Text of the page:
Debts, Suicides, Jail: India's UAE Ambassador is Worried
Abu Dhabi, Jul 8 (Emirates 24x7) : Over 1,200 Indian citizens, including women, are in the UAE jails for various crimes – including financial crimes, murder and theft, according to the Indian Ambassador to the UAE M K Lokesh.
Speaking to Emirates 24|7, English daily, at his office in Abu Dhabi, Lokesh was unable to say how many of those cases pertained to bad cheques issued, but added that embassy is currently collecting a detail breakdown.
“We are still collecting the latest figures and our representatives regularly visit the jails,” Lokesh said.
“We are a diplomatic mission. We are there to take care of the Indian community. However, they are subjected to the local rules.
“We can only warn the community and advise citizens not to get into such financial liabilities. If you cannot repay the loans, then don’t take loans.”
“We cannot give small interest free loans because we cannot do banking activities here. Part of the fund at the Indian Community Welfare Fund can be used to extending small help to distressed Indians, not for big amounts,” he said.
However, Lokesh is still a worried man.
Despite the embassy conducting 70 suicide prevention awareness campaigns through the Indian Workers Resources Center, the number of expat Indians resorting to ending their lives remains alarmingly high.
Over the last month at least one Indian has committed suicide in the UAE every week.
Almost all the cases had debt involved and often it was borrowings within the community.
“Recently I got a case where an Indian community member borrowed from another community member. The second party absconded to Kerala.
“We took action and sent their documents to the Kerala Government for police action. There are cases where people back home are harassed for loans taken here and we have helped them get local protection.
“In this case the disputed amount is Dh175,000 lent by one Indian to another in full trust.”
Lokesh says the Indian embassy is going to up the awareness campaigns to cover the entire UAE and to conduct open houses regularly at the Indian Embassy and Consulate.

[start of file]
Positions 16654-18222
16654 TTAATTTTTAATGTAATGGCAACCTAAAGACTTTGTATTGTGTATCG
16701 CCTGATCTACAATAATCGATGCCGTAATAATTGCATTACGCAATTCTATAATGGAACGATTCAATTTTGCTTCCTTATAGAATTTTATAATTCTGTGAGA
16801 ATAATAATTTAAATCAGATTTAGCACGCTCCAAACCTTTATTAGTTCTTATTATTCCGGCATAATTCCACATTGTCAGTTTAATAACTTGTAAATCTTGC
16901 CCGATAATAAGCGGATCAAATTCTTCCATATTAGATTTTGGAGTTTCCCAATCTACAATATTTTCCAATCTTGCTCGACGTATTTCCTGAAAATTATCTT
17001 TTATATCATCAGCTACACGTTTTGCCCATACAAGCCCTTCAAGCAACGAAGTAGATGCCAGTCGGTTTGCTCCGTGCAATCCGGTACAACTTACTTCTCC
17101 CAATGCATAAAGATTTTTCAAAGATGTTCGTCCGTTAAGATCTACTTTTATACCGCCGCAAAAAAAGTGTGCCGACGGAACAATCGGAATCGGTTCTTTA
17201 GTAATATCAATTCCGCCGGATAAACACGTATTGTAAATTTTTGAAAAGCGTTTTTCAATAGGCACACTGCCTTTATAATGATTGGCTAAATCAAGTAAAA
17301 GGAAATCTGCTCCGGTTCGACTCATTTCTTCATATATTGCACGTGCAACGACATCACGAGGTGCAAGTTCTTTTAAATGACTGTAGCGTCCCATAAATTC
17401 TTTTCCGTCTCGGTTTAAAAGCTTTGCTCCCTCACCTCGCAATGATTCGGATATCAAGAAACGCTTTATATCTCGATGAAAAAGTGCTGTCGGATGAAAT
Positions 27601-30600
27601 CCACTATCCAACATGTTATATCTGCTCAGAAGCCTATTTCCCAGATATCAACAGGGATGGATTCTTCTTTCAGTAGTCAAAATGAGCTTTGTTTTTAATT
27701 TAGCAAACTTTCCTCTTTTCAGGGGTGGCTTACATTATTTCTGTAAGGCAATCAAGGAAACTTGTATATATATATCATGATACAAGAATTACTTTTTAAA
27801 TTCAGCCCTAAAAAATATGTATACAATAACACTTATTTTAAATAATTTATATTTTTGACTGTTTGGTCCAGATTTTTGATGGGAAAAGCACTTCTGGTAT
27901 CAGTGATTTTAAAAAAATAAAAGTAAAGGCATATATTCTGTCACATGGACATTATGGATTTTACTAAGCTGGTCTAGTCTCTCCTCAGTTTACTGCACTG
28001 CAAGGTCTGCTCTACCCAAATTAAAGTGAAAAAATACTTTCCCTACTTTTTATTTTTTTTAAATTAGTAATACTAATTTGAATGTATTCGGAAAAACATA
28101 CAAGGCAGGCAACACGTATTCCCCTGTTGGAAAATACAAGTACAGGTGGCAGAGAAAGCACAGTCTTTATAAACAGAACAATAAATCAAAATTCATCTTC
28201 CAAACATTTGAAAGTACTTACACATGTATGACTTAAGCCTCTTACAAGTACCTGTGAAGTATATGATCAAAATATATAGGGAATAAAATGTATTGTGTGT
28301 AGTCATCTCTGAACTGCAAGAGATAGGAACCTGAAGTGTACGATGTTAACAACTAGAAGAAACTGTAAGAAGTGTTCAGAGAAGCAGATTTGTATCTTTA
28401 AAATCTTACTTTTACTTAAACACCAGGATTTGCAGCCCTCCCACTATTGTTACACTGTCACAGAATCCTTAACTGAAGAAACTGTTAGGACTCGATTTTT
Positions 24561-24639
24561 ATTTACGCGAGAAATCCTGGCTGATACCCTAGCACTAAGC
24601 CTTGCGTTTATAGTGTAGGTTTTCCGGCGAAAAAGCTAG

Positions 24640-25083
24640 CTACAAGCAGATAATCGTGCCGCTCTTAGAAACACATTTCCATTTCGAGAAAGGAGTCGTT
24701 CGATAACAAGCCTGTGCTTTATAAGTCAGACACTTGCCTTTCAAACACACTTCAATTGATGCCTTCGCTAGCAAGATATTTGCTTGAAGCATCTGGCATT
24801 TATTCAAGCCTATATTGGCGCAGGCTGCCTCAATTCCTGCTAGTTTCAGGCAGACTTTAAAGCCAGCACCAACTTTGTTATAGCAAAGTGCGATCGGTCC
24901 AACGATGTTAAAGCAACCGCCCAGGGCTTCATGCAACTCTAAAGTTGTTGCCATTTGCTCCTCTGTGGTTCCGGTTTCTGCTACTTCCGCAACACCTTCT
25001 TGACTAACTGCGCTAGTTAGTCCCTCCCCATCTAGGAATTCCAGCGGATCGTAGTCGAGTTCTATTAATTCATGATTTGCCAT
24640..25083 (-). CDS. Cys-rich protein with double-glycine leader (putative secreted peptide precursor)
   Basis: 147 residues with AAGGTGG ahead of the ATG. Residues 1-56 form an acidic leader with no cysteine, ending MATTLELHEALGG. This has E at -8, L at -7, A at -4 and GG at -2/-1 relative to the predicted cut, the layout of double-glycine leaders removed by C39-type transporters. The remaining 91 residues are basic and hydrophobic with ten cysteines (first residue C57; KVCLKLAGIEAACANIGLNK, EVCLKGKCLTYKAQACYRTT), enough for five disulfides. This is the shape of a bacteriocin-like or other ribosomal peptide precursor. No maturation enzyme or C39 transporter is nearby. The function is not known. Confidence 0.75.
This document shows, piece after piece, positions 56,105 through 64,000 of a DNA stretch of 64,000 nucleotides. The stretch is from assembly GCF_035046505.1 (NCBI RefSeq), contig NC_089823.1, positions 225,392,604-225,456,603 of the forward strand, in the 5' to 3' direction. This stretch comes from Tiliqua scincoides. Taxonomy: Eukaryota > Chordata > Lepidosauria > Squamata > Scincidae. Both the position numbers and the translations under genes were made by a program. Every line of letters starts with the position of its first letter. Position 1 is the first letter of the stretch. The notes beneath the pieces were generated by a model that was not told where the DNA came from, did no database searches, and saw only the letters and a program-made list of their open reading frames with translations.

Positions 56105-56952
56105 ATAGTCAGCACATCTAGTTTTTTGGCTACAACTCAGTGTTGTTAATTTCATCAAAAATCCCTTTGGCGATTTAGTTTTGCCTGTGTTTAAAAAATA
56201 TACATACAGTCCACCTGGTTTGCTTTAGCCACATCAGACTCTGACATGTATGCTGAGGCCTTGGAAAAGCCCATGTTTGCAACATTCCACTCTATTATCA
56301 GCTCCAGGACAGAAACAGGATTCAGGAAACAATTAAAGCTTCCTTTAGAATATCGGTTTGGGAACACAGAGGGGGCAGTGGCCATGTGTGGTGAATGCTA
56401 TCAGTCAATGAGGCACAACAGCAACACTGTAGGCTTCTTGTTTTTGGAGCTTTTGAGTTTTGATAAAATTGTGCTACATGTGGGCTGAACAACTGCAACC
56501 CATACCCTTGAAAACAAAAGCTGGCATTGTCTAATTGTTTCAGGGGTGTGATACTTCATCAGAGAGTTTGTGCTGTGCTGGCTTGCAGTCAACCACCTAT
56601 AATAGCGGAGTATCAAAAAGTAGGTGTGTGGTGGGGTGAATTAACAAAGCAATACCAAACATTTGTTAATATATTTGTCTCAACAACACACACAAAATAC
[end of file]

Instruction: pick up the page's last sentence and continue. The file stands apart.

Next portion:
Lokesh reiterated that the embassy is not in a position to financially help all distressed Indians here because loans and other liabilities are huge amounts.
The embassy can extend a helping hand in selected cases and intervene on behalf of the distressed people through legal assistance or informally settling financial disputes among Indians.
“Any suicide is a tragedy and it is the last resort. We have been following the numbers. We are very concerned.
“The embassy can take only a broader view and advise the community. Prevention is better than cure,” he said.
Lokesh also put the suicides down to psychological issues.
“Some victims were living here without their families and suffer from work-related stress. It is a psychiatrist’s job to advise such patients. They can contact the counselor at the IWRC. We have advised community associations here to keep an eye on such things.”
“In fact, nobody brings such suicide cases to our notice. Nobody informs us about the suicidal people.
The Indian Workers Resource Center (IWRC) has been conducting awareness campaigns with the help of community organisations.
“They go to the workers camps and about 70 such camps have been already completed,” Lokesh said.
The IWRC has handled 39,000 phone calls, provided legal counseling for 1,633 cases personal counseling for and 360 and financial counseling for 150.
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